The 2022 Genesis G80
Recently, the National Automobile Dealers Association (NADA) held its annual convention in Las Vegas – ‘cuz new car dealers love Las Vegas. And if you follow auto industry news, you’ll not be surprised to learn that the EV shift was, as industry pub Automotive News put it, the ‘talk of the town’.
While the EV, whether offered with ‘pure’ electric power, hybrid or plug-in hybrid assist is deserving of your attention, together they still occupy a very small percentage of the market. And companies continuing to offer conventional drivetrains in – get this! – conventional sedans are, in a few instances, hitting it out of the park. One of those companies is Hyundai’s upmarket offshoot, Genesis. And one of its recent homeruns: the midsize Genesis G80, for those that think they wanted a 5 Series – and may eventually want a Tesla – but remain, for the moment, open to alternatives. Conveniently, the folks at Genesis have several.
Today, however, we’ll focus on the middle sibling, sitting between the smaller G70 (think 3 Series) and larger, more opulent G90, targeting BMW’s 7 Series and the Mercedes S-Class.
Without wanting to emulate the press release (that, of course, would pay too much), this midsize Genesis sedan had me at ‘hello’. With a rear-wheel drive or available all-wheel drive platform, the 4-door cabin sits well back on the G80 chassis, and with that rearward bias looks ready to launch. To this set of eyes, the impression is almost one of a 4-door coupe (Mercedes CLS or the smaller 4 Series Gran Coupe), but rear seat passengers aren’t asked to sacrifice rear seat space as they are in most ‘coupes’. And with a wheelbase of 118.5 inches and an overall length of 196.7 inches, those passengers shouldn’t have to make a sacrifice; this is a luxury sedan with luxury levels of room.
In its sheetmetal, the G80 is intentionally upscale, but without the stylistic affectation that infects so much of today’s design. Again, I’d reference the CLS of some ten years ago, with more than a hint of Audi’s A7 in its profile. And while the G80’s greenhouse doesn’t remind you of an old Volvo, visibility is reasonably unrestricted. Of course, you have the obligatory cameras, but you’ll need them less here than in much of its perceived competition. If I was to make one suggestion, it would be to reduce the size of the G80’s grille – it’s a tad too much OH GEE!
Inside, supportive buckets in our Sport Prestige trim were covered in perforated leather, while the dash is dominated by 14.5 inches of infotainment screen. Apple CarPlay and Android Auto are standard across all trim levels. The touch points are good, and while audio and HVAC controls are more intuitive than is now typical, volume and tuning controls on the console weren’t designed for the ham-handed. (This, of course, isn’t a personal reference – simply a word of caution. And no hams were harmed during this test.)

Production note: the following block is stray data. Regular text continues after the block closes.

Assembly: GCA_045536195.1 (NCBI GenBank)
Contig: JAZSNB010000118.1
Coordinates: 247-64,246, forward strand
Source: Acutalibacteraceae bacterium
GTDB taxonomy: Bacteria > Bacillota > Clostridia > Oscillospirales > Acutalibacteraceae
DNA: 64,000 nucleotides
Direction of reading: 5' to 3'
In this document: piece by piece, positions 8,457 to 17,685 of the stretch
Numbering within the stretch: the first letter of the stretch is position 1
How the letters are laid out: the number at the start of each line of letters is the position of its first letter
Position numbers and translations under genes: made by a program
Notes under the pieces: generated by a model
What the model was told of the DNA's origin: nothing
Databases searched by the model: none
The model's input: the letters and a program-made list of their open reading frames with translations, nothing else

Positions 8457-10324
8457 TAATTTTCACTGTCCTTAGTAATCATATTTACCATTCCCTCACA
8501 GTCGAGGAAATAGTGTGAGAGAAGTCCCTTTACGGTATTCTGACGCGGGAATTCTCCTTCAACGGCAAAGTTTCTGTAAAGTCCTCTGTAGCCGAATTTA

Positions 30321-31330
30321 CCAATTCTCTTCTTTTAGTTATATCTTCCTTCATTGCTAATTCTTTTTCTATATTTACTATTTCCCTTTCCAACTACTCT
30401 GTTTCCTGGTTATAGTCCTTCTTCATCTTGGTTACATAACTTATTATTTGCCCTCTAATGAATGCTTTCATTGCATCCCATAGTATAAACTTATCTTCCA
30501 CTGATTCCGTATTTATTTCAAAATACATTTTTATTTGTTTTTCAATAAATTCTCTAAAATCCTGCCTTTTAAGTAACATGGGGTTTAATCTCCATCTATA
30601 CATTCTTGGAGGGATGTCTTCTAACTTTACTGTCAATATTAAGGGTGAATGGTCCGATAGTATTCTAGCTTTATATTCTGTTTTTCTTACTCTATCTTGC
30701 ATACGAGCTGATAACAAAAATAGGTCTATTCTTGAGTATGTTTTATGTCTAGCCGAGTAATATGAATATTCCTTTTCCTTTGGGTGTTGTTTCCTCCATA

Under the hood, buyers have their choice of a responsive turbocharged four with 300 horsepower or our test vehicle’s 3.5 liter twin-turbo V6 with 375 horsepower and 391 lb-ft of torque. The V6 is genuinely quick, with Car and Driver hitting 60 in just 4.7 seconds, and arriving at 100 less than four seconds later. While the numbers are exciting, so is the feel; the G80 supplies just the right balance – in my opinion – between visceral and serene. And regardless of speed, it drives smaller than its 4,500-pound curb weight would suggest.
If building your own (and in this environment, it’s not like Genesis dealers have dozens to choose from) you’ll find the base 4-cylinder comfortably under $45K, while our hard-loaded Sport Prestige with the V6 topped out at $71K. For most motorists the 4-banger would do the trick, and a mid-level trim can comfortably transport you for under $55K.
In Car and Driver’s competitive rankings, the G80 was ranked second to the Mercedes-AMG E53, a vehicle that starts on that side of $75K. It was also ranked higher than the Mercedes E-Class, Audi A7, Audi A6 and Mercedes CLS. (Notably, BMW no longer makes the top six in Car and Driver’s midsize luxury rankings.) With an abundant menu of features, real competence in its drivetrain and platform, and a price point closer to BMW’s 3 Series than the bigger 5 Series, there’s a lot to like here.
At this point Genesis is not offering a luxury buying experience, but you’re not buying the waiting room – you’re buying the highway. GIDDY UP!!!